From record-shattering snow and relentless rain to astounding extreme events around the globe, it's been a week of unprecedented weather. Climate scientists say these extreme events are becoming more common in our warming world.
The wicked weather along the West Coast has been dominating the U.S. headlines this week. In what has become a repeating pattern this winter, anotherhas set up shop across California.
The city of Venado in Sonoma County, just north of San Francisco, was deluged by a remarkable more than 20 inches of rain in 48 hours. To give you some perspective, that's the equivalent of 17 feet of snow, or three people stacked vertically on top of each other!
On Tuesday, the city of Santa Rosa picked up 5.66 inches of rain, shattering their all-time daily rainfall record.
The flooding is so bad in Guerneville that it is cut-off from the outside by the. The only way to reach the town is by boat. One resident said "I feel like I'm living in a perpetual state of disaster here in California"
In the nearby, the snowfall is equally as impressive and disruptive. Squaw Valley Ski Resort has registered it snowiest month in recorded history.
The snow banks are so high in Sierra-at-Tahoe that it took "four Tonys" to get to the top.
This can all be traced to an unusual climate pattern across the Pacific Ocean and Alaska. This winter has been dominated by a very strong Pacific jet stream, which has been splitting into two branches in the middle of the Pacific Ocean.
One branch is taking the southern route through Hawaii, tapping into extra warm water from El Nino, transporting tropically humid air into California as atmospheric rivers known as the Pineapple Express.
The other branch has been taking the northern route pounding Alaska for weeks.
Rick Thoman, a climate specialist for the Alaska Center for Climate Assessment and Policy, said there have been a "parade of storms moving though the western and central Bering Sea. This has kept Western Alaska very stormy and mild: some places will have the warmest February of record."
Temperatures in parts of the Arctic are forecast to be up to 50 degrees above normal the next few days.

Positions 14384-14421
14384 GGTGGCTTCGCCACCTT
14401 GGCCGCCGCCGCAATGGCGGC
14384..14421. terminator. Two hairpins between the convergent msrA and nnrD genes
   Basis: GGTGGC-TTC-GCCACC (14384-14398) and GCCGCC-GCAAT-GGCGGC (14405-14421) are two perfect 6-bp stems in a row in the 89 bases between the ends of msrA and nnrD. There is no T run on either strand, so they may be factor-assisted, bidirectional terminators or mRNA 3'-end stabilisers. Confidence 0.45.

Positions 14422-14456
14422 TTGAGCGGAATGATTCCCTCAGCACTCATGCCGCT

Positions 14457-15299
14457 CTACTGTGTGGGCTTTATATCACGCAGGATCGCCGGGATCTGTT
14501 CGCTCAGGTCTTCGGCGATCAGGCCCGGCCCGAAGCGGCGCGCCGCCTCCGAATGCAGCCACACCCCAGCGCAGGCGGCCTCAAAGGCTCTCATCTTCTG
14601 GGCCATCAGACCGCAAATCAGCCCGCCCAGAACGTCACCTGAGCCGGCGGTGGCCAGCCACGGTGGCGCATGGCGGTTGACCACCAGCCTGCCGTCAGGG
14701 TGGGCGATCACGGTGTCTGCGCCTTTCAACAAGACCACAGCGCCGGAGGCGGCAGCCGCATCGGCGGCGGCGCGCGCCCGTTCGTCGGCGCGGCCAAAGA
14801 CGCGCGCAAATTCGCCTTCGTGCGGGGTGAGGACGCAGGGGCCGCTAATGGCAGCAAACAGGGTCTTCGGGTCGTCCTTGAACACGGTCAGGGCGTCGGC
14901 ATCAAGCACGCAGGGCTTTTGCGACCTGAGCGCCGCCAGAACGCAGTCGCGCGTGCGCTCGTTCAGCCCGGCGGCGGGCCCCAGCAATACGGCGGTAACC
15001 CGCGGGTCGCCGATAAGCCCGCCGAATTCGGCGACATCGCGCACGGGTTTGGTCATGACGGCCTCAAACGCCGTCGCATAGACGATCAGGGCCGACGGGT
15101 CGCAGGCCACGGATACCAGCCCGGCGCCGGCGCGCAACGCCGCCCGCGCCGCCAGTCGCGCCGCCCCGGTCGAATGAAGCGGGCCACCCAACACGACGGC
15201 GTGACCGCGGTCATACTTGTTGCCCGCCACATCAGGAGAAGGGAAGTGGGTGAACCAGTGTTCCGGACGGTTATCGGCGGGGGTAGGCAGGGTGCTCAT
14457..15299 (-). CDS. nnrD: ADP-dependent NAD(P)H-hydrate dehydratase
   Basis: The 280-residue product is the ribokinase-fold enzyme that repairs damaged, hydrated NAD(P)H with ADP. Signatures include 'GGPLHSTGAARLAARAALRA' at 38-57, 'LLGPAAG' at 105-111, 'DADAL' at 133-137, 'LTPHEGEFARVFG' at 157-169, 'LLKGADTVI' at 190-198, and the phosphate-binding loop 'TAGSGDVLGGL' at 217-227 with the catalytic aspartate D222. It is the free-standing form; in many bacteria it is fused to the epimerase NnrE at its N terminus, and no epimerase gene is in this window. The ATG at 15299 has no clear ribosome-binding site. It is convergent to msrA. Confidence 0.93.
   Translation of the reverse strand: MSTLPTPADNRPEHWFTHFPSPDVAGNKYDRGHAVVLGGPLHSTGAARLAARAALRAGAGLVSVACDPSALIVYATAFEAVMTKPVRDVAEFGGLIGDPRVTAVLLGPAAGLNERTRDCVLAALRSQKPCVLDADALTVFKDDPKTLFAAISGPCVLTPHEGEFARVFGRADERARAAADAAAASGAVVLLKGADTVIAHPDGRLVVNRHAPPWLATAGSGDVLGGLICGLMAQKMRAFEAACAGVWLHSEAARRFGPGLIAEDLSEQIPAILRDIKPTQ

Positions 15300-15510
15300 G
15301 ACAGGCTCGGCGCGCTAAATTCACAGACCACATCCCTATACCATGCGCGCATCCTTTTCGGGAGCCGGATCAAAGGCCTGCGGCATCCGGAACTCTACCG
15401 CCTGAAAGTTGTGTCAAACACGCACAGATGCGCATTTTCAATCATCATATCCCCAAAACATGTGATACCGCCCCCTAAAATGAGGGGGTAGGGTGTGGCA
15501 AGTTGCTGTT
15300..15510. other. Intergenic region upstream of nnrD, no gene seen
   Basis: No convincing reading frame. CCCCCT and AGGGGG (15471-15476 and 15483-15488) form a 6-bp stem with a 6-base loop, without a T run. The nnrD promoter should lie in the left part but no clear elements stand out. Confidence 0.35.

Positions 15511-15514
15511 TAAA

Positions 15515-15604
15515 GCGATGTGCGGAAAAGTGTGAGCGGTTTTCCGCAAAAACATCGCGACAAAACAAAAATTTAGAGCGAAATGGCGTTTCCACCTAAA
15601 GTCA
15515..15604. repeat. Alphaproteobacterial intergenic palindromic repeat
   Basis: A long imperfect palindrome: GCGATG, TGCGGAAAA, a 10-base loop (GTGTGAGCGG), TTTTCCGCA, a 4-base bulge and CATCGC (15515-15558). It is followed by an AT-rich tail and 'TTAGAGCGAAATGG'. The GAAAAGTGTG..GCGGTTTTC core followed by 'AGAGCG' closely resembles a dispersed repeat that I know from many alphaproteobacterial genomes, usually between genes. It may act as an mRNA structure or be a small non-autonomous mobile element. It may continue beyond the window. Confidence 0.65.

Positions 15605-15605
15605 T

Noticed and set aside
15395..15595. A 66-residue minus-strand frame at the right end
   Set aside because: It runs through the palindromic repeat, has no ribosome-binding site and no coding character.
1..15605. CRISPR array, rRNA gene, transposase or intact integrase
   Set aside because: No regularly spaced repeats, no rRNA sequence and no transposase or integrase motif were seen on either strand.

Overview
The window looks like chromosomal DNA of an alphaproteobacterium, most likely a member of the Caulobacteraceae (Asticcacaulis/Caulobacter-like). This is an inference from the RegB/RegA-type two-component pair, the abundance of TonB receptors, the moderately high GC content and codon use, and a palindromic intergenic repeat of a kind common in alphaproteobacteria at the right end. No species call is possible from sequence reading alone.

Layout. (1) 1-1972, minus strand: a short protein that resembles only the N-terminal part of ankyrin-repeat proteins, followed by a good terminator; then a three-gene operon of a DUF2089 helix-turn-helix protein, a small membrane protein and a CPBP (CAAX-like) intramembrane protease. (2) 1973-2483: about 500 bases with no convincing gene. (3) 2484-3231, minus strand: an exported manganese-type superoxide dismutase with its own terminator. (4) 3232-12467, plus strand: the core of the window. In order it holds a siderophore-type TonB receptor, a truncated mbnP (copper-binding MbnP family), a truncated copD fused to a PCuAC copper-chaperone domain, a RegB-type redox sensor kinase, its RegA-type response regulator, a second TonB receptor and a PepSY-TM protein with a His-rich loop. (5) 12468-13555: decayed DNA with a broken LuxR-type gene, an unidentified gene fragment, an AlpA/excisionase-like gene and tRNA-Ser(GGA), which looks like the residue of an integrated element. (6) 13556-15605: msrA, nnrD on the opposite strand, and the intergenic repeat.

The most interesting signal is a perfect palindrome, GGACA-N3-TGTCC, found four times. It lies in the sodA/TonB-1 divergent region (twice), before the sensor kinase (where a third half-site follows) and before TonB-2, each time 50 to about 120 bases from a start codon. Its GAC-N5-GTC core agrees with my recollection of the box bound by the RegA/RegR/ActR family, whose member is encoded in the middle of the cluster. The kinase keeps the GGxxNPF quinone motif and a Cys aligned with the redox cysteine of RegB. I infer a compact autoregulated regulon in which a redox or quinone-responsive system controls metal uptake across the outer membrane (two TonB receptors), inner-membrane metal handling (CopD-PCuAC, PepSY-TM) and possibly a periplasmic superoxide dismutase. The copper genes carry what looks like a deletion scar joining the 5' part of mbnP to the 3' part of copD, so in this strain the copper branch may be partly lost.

Zack Labe, Ph.D candidate at the University California, Irvine, said the dynamic pattern is having impacts locally in Alaska and over the U.S. mainland as well. "It is likely February Bering Sea ice extent will be the 2nd lowest on record (after last year)," Labe said. "The large warm ridge is also related to the frigid temperatures downstream in central Canada and the northern contiguous United States."
In other words, the unusual warmth in the Arctic is displacing frigid air, shoving it southward across the States. As a result, it will be a cold start to March for much of the U.S.
In the East, strong winds have been the problem, with hurricane-force winds recorded Monday morning in upstate New York.
Mount Washington New Hampshire recorded a wind gust to 171 mph. This was the all-time highest peak gust for February.
Speaking of wind gusts, Super Typhoon Wutip reached Category 5 status on Monday with 160 mph sustained winds in the western Pacific.
This is the first February category 5 storm on record on in Northern Hemisphere.
In Australia, after suffering through a historic summer heat wave, the severe heat is back with highs expected to reach 115. The heat wave is expected to continue into the weekend.
These temperatures are so staggering for winter that the U.K. Met Office will be doing what's known as an "Attribution Study" to determine the contribution from climate change.
Worldwide weather events that would typically shock and amaze are now becoming par for the course as extremes are increasingly the new normal.
While climate change cannot explain any one event, Dr Michael Mann, distinguished professor of atmospheric science at Penn State, explained there is a significant connection.
"We continue to see unprecedented extreme weather events which cannot be explained without taking into account human-caused warming of the planet," Mann said. "Our own research suggests that model-based attribution studies, if anything, likely underestimate the role that climate change is playing with many of these weather extremes."